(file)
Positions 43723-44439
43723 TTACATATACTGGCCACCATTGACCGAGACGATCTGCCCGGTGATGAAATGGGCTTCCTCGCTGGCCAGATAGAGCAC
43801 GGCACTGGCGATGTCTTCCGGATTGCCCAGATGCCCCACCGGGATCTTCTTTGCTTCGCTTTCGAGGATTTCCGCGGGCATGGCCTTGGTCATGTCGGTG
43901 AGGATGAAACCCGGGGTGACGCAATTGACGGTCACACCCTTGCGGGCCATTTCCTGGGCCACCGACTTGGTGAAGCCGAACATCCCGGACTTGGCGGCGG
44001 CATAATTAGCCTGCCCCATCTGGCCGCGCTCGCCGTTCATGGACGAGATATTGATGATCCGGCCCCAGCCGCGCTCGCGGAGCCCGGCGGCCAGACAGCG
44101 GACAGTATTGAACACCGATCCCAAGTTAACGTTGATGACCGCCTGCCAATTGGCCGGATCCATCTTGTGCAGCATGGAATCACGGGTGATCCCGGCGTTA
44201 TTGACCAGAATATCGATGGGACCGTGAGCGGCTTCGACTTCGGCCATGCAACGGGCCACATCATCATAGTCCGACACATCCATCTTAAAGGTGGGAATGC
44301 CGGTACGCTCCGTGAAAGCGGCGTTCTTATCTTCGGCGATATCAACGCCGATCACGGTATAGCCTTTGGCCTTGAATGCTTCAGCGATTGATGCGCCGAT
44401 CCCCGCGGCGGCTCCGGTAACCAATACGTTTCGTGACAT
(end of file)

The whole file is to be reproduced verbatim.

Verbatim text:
Positions 43723-44439
43723 TTACATATACTGGCCACCATTGACCGAGACGATCTGCCCGGTGATGAAATGGGCTTCCTCGCTGGCCAGATAGAGCAC
43801 GGCACTGGCGATGTCTTCCGGATTGCCCAGATGCCCCACCGGGATCTTCTTTGCTTCGCTTTCGAGGATTTCCGCGGGCATGGCCTTGGTCATGTCGGTG
43901 AGGATGAAACCCGGGGTGACGCAATTGACGGTCACACCCTTGCGGGCCATTTCCTGGGCCACCGACTTGGTGAAGCCGAACATCCCGGACTTGGCGGCGG
44001 CATAATTAGCCTGCCCCATCTGGCCGCGCTCGCCGTTCATGGACGAGATATTGATGATCCGGCCCCAGCCGCGCTCGCGGAGCCCGGCGGCCAGACAGCG
44101 GACAGTATTGAACACCGATCCCAAGTTAACGTTGATGACCGCCTGCCAATTGGCCGGATCCATCTTGTGCAGCATGGAATCACGGGTGATCCCGGCGTTA
44201 TTGACCAGAATATCGATGGGACCGTGAGCGGCTTCGACTTCGGCCATGCAACGGGCCACATCATCATAGTCCGACACATCCATCTTAAAGGTGGGAATGC
44301 CGGTACGCTCCGTGAAAGCGGCGTTCTTATCTTCGGCGATATCAACGCCGATCACGGTATAGCCTTTGGCCTTGAATGCTTCAGCGATTGATGCGCCGAT
44401 CCCCGCGGCGGCTCCGGTAACCAATACGTTTCGTGACAT